27. 27.  Benefited from integrations between Oracle E-Business Suite, as well as third-party applications, which is helping to improve efficiency and reduce administrative effort 27
  28. 28. Predictive Data AnalyticsIdentified and Developed Case Studies 28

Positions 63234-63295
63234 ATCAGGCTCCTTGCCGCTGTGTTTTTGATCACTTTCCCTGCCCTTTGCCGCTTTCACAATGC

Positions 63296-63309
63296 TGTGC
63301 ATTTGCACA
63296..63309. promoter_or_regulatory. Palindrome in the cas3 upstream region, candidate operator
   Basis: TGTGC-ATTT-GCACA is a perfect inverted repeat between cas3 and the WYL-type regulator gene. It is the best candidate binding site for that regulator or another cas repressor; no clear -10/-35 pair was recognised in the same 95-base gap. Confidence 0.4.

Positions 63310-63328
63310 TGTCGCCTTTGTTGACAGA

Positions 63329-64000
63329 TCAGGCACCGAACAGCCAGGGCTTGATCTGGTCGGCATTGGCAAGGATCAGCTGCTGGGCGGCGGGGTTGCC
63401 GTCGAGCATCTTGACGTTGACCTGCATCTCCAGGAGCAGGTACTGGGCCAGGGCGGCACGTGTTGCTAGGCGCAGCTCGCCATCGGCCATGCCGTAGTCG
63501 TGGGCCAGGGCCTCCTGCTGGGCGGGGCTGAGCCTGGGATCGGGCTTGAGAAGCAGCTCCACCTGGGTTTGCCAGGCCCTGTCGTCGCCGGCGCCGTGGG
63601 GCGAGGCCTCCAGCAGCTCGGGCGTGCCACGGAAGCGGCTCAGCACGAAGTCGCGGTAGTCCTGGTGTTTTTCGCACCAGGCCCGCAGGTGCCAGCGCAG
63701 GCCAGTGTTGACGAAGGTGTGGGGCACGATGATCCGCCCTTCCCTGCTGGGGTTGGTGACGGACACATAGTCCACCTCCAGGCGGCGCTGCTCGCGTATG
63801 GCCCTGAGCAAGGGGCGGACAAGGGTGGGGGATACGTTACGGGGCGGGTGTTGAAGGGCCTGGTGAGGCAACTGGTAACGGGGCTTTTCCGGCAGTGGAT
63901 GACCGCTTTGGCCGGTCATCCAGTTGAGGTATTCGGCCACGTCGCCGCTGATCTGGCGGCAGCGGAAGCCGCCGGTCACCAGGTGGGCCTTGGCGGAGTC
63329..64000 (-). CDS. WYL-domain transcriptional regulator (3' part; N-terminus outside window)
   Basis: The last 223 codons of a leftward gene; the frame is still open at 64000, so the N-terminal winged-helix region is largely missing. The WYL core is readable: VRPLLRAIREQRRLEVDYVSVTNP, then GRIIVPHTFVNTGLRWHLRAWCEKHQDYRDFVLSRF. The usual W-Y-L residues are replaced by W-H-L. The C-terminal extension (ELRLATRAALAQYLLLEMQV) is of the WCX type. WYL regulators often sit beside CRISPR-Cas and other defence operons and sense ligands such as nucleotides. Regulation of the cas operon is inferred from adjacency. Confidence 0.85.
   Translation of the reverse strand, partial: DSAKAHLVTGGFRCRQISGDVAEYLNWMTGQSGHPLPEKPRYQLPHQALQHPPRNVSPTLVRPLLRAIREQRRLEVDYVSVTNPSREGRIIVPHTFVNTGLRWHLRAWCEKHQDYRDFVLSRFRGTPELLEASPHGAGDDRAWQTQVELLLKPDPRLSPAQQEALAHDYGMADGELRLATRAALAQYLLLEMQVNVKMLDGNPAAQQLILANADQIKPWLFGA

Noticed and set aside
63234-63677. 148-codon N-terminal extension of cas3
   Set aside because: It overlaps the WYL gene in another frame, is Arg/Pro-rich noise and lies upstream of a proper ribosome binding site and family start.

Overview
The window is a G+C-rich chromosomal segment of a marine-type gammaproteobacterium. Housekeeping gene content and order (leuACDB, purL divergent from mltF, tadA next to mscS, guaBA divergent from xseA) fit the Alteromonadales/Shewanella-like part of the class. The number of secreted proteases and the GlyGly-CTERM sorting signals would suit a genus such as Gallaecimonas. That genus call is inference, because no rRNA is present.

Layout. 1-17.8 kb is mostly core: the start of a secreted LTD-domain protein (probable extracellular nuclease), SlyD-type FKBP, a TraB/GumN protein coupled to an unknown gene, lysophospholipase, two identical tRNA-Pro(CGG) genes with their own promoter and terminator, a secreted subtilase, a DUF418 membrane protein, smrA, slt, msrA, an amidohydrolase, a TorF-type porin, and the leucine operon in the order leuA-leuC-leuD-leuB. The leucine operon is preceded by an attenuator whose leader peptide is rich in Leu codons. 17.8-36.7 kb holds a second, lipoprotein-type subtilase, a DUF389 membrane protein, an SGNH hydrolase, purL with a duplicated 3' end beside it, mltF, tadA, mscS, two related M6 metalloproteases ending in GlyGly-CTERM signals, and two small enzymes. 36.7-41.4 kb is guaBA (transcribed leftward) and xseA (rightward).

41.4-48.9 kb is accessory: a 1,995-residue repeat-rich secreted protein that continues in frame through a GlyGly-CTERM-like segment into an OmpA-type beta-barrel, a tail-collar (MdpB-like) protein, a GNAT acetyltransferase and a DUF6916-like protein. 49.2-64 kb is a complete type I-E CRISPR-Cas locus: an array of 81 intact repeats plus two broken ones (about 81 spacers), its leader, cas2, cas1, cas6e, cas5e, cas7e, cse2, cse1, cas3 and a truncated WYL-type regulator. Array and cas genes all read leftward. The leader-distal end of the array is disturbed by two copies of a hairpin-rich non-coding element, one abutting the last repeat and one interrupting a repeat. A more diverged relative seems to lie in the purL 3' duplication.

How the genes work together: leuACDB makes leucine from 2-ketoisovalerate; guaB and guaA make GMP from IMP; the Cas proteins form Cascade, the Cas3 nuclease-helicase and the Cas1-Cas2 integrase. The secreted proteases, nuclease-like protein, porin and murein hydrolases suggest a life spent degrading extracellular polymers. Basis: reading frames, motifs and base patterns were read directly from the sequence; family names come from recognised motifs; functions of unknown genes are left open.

29. 29. Case Study 1: Ingersoll RandOverview:Ingersoll Rand is a global, diversified industrial firm providing products, services, and solutionsthat enhance the quality of air and comfort in homes, buildings, and transport and that protectfood and perishables, secure homes and commercial properties, and increase industrialproductivity and efficiency.Given the breadth of its product offerings and its global reach, the company has a complexnetwork of manufacturing and distribution operations. To increase efficiency while ensuring thatit continues to deliver the superior service its customers expect, Ingersoll Rand implementedOracle Transportation Management to coordinate its outbound shipping across various lines ofbusiness and facilities.Even while the application was implemented currently at eight sites of the company’s more than70 locations, it already exceeded expectations for improved productivity and cost savings. WithOracle Transportation Management, users can view shipping plans across lines of business andfacilities, enabling them to adjust shipments to increase efficiency, such as making multiple stopswithin one shipment. The application has already contributed to more than 2 million dollars insavings and increased on-time delivery rates.Challenges  Provide superior customer service by ensuring quality, cost-effective, on-time delivery of products across multiple business lines, ranging from Trane heating and cooling systems to Schlage locks  Manage high shipping volumes, amounting to several thousand lines per day, from several facilities, including discrete manufacturing centers and warehouses  Meet tight delivery windows for industrial products, such as compressed air systems, which must arrive when an installation crew is on site to deploy it to avoid undue customer costs and project delaysSolutions  Deployed Oracle Transportation Management to replace legacy transportation management systems and provide a streamlined and integrated outbound shipping process―leveraging truckload, less-than-truck-load, and parcel modes―across four diverse business sectors  Rolled out the application as part of an Oracle E-Business Suite implementation at eight sites with plans to roll out to all Ingersoll Rand manufacturing and distribution locations  Increased the percentage of on-time deliveries―with on-time deliveries now averaging above 95% 29